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How can we improve natural gas leak detection?

How can we improve natural gas leak detection?

Natural gas predominantly consists of methane (CH4) with small amounts of other hydrocarbons. Before being used commercially for residential or industrial heating and electricity generation, the gas undergoes processing to remove liquid and hydrocarbons to produce pipeline-quality dry natural gas. An artificial odor is added to assist in the detection of leaks. The additive is normally tert-butyl mercaptan with a distinctive smell similar to rotten eggs. Methane gas rises, as it is slightly lighter than air.

There is a flammable gas hazard associated with methane whereby combustion will occur in the presence of oxygen in the air along with a source of ignition. The concentration of the gas in air which will produce a combustible mixture (flammability range) is bounded by an Upper (UEL) and Lower Explosive Limit (LEL). Above the UEL, the mixture is too rich to combust and below the LEL it is too lean. Methane has a UEL of 15% to 17% and LEL of 5% by volume in air.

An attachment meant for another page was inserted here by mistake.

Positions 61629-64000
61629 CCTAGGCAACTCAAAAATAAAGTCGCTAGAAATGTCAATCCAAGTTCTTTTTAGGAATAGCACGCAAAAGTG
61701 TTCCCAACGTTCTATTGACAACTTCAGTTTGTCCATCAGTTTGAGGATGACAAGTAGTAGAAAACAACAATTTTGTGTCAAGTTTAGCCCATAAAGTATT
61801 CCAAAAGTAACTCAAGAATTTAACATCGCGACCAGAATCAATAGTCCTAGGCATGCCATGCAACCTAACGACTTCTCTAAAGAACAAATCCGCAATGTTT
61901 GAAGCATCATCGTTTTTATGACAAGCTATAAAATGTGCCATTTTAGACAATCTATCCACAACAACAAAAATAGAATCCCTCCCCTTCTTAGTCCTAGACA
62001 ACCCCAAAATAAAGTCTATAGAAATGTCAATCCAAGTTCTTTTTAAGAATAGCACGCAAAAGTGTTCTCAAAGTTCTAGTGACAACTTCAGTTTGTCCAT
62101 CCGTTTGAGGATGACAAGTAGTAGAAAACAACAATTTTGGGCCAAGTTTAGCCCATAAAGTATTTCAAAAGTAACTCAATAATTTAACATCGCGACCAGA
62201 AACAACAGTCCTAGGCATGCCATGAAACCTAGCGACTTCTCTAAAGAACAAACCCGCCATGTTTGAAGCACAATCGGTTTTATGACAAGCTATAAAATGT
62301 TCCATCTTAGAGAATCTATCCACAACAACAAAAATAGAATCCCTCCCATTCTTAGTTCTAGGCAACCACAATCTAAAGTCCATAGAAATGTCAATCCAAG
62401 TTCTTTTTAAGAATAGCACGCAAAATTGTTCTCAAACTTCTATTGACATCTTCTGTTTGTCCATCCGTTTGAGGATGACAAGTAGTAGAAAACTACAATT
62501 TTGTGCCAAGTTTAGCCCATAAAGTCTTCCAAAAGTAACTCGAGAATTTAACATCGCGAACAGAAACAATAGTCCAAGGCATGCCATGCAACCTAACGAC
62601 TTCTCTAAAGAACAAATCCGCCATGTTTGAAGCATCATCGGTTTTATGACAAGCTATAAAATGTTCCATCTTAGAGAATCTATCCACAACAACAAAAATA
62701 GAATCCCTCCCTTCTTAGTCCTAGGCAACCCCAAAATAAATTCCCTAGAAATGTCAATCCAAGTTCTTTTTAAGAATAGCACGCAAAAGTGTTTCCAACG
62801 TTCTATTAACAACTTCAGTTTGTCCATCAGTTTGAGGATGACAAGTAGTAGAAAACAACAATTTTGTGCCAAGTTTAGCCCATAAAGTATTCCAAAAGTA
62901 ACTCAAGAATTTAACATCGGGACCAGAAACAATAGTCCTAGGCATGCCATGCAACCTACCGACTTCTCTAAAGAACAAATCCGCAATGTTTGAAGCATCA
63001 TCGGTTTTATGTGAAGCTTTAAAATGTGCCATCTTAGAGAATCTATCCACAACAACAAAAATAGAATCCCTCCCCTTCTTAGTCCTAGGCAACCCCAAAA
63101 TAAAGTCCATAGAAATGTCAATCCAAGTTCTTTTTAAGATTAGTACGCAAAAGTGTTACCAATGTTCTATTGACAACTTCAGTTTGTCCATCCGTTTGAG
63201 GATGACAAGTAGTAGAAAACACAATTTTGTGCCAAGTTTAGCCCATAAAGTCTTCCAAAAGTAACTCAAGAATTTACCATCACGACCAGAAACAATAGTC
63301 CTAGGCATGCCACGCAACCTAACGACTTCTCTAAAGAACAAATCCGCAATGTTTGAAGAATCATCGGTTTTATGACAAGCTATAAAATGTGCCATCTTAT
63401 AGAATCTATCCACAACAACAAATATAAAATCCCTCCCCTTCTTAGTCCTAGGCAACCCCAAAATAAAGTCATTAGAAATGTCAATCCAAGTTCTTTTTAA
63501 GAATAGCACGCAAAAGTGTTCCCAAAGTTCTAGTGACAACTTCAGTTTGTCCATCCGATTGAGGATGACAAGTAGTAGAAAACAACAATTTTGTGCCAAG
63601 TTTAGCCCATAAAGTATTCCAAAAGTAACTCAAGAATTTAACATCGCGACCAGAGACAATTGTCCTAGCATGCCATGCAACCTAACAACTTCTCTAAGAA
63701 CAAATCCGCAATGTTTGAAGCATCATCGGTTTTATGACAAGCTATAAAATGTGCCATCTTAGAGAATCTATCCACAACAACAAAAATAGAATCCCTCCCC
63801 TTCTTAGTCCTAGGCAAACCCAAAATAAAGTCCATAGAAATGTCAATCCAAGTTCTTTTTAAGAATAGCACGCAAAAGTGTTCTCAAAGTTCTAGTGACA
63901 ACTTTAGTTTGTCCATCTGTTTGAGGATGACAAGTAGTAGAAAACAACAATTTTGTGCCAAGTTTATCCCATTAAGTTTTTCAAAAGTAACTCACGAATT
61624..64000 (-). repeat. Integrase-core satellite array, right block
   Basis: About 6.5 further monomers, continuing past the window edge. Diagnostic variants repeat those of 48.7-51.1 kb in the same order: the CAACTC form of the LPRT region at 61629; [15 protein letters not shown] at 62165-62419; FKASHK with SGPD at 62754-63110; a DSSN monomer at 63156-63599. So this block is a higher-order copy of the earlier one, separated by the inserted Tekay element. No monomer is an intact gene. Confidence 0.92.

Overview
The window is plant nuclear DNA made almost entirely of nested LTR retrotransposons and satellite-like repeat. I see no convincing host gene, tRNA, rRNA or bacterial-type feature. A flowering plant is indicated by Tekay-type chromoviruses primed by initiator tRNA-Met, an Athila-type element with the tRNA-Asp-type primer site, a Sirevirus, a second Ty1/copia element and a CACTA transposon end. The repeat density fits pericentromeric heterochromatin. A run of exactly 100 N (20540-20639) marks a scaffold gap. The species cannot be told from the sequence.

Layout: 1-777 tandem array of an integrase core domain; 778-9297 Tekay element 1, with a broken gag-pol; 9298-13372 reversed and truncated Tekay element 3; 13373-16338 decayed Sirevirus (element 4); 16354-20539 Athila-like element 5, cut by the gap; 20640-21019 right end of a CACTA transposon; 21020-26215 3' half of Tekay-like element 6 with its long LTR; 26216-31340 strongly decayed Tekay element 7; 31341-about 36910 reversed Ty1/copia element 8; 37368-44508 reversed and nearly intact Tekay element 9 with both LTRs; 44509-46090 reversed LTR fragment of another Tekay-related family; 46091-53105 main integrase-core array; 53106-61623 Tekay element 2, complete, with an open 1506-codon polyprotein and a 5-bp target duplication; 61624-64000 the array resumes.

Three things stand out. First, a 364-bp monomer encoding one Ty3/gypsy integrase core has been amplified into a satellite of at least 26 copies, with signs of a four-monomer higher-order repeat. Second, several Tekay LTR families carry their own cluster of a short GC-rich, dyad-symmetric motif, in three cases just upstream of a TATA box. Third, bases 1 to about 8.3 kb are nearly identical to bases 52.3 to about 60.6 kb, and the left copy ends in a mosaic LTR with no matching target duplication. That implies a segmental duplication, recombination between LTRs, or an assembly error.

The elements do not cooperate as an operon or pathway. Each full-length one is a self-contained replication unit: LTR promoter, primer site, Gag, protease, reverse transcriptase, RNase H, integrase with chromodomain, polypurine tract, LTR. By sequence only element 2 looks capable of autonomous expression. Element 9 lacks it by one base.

GasMarshal natural gas detector

Natural gas detectors

It is the gas utility company’s responsibility to deliver natural gas to homes and businesses and to maintain the infrastructure up to and including the gas meter at the property. Regulations exist whereby utility companies may be obliged to install natural gas detectors at the boundary of responsibility, but it will always be in the interest of safety to detect leaks, automatically report them to the utility and alert the customer locally. Smart gas valves are becoming more commonly installed in proximity to meters, especially in areas prone to earthquakes. Such valves can automatically turn off the gas supply if seismic activity, fire, water or natural gas itself is externally detected. Communication of alerts to a gas utility can be via LTE-CAT M1, LoRa, Itron or similar low power narrowband wireless networks.

Selecting a natural gas detector for deploying at domestic or commercial premises must take into account the operational life and accuracy of the sensing technology, primary battery life, reliability of communications and ease of installation. Another important factor is the detector’s immunity to general cleaning products and chemicals to eliminate false alarms.

GasMarshal sensor technology

CNIguard’s GasMarshal natural gas detector utilizes cutting-edge, low power Non-Dispersive Infra-Red (NDIR) sensor technology combined with a battery life of up to 10 years. Communication options include LoRa, Itron and NB-IoT. The Sentir manhole monitoring product may also be deployed in vaults or confined spaces with a mercaptan sensing option, which is especially suitable for identifying natural gas leaks in infrastructure not owned by the gas utility.

Find out more about CNIguard’s GasMarshal natural gas detector here.

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